CPA = Total costs / Total number of conversions or what it costs, on average, to get a desired action
The CPA metric measures the average costs that go into getting a single desired action, for example, a conversion.
The key shortcoming of CPA as a key performance indicator (KPI) metric is that it doesn’ take into account the value of the item or service sold.
Imagine an extreme example where you’re selling keychains and Ferraris at a CPA goal of 200 Euro. It’s immediately obvious that you’re paying way too much for every keychain sold but that you’re woefully underbidding on Ferraris. You’re throwing money away on keychains and losing out on big opportunities to sell Ferraris.
A more realistic case could be a company selling handbags where some of them are Oasis-branded handbags that only cost 20 Euro and others are Gucci handbags that cost a small fortune. Both purchases could be triggered by the same keywords.
It’s increasingly rare that CPA is the best possible metric for an advertiser. Even traditional lead-generation companies like insurance companies and medical centers are increasingly moving towards understanding the value of each click:
Did the consumer coming in with the keyword “insurance” choose an expensive car insurance or quick travel insurance or maybe both?
Did the prospective patient book a general practitioner visit or an MRI scan?
The cash flow difference is immense and needs to be accounted for or big money is left on the table.
ROAS = Return on Ad Spend
ROAS = Campaign revenue / Cost of campaign When you put one Euro in, this is how many Euros you get out
ROAS is a digital marketing metric that tells you what return you’re getting for your advertising investment. ROAS can either be expressed as a ratio, such as 5:1 or percentage, 500%.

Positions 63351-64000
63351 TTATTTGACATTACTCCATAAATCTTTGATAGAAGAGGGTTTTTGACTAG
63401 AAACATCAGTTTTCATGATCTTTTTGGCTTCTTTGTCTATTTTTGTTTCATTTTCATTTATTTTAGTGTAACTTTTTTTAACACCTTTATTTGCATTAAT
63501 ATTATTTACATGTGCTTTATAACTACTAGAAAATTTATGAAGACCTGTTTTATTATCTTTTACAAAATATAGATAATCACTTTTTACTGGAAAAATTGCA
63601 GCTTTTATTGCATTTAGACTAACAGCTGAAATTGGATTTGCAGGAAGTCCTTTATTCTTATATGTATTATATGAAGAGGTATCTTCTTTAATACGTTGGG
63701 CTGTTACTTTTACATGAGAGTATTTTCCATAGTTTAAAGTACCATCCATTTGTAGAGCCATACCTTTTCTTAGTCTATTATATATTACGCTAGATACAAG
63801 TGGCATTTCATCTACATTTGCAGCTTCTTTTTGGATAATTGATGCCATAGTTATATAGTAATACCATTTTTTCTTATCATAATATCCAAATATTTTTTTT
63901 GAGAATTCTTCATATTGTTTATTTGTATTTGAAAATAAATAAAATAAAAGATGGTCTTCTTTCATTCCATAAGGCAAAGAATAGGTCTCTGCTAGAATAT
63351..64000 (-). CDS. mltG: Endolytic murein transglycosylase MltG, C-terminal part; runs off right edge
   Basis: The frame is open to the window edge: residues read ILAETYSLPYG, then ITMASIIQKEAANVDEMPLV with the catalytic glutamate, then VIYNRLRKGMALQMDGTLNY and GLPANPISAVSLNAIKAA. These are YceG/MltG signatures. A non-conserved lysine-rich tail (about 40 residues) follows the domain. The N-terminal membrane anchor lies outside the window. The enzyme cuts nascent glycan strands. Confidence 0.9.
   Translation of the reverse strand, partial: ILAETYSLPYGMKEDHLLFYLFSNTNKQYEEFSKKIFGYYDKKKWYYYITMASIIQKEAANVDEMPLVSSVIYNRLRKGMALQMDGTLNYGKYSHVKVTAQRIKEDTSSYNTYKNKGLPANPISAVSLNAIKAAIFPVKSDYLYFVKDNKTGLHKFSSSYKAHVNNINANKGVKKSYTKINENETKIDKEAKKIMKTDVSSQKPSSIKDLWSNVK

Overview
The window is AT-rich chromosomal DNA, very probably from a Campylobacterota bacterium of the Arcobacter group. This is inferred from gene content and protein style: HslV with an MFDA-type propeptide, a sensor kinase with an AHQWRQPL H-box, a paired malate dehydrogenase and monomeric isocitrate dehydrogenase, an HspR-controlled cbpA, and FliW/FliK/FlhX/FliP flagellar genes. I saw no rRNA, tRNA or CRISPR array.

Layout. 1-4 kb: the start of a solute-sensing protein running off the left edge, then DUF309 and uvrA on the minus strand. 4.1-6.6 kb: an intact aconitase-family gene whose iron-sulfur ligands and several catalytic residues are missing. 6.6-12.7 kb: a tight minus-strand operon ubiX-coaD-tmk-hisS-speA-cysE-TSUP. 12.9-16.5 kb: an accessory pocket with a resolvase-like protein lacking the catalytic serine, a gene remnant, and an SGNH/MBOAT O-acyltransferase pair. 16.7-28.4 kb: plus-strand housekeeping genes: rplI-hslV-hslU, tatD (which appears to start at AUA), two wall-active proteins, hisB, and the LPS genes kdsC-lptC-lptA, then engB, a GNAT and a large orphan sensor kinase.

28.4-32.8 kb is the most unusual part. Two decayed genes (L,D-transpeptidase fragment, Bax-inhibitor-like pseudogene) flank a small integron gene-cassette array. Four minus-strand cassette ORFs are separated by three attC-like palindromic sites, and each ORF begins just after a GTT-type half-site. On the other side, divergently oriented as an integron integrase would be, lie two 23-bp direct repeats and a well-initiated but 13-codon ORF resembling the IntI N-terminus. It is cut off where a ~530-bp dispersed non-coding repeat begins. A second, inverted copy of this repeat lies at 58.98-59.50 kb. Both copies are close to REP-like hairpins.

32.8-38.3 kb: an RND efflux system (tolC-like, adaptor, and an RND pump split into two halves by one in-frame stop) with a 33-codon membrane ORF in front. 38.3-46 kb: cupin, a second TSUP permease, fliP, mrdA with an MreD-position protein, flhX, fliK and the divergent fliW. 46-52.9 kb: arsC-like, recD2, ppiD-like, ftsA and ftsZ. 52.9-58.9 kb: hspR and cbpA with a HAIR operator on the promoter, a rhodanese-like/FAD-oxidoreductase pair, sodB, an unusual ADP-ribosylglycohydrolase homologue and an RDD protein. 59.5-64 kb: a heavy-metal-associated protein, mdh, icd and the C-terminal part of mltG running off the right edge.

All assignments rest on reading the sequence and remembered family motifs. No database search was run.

In Google Ads, you can see ROAS by enabling the column “Conversion value/cost.” A ROAS of 5:1 or 500% would essentially mean that when you put 1 Euro in, you get your 1 Euro back and 4 Euro more on top.
What ROAS each company should be aiming for is dependant on its gross margins, which include costs such as product or service profit margins and operating expenses. Higher margins mean you can afford a lower target ROAS KPI because you have more leeway before you become unprofitable.
ROAS and ROI are closely related but not the same thing. ROI is a measure used to investigate the amount of additional profits produced by an investment. ROI tells you how much more or less you get in addition to your investment. An ROI of 400% is thus the same thing as a ROAS of 500% — a significant difference!
CPV = Cost per Value
CPV = Cost of Campaign / Campaign revenue CPV of 10% means your costs are 10% of your sales revenue; for every Euro of sales, 10 cents goes into advertising costs and you have 90 cents left.
CPV is also known as cost of sales and is a metric that shows cost as a percentage of revenue. CPV is more convenient to ROAS as a cost-efficiency metric as it gives a clearer indication of expense and return ratios.
Looking at a CPV of 27.5% clearly indicates how much you make on every Euro whereas the respective ROAS of 3.77:1 or 377% can be a bit confusing especially when it could easily be confused with being the ROI. Regardless of which one you prefer, you can always easily switch between the metrics — ROAS and CPV are inverses of each other.
Profit or revenue growth is what your business is ultimately after. It’s great to make high revenues at low costs of sale. However, based on your margins, a sale may be hugely profitable or even losing your business money.
The Holy Grail of pay-per-click advertising is when you’re continually measuring how much profit you make on each individual product that made it into your customer’s shopping cart. Did an electronics retailer’s customer who searched for “smartphones” buy a high-margin iPhone or a low-margin Android phone?
The Finch campaign optimization solution takes things like audience, device, production, shipping, and currency exchange into account when focusing on maximizing your business’s overall revenue growth.
Net profit = Total revenue * Net profit margin Net profit = Campaign revenue * Profit margin – Cost of campaign
The Online Advertising KPI Quiz — Are You Ready?
So you think you know these metrics and are ready to fend off anyone in your organization who has their numbers mixed up? Test yourself and find out.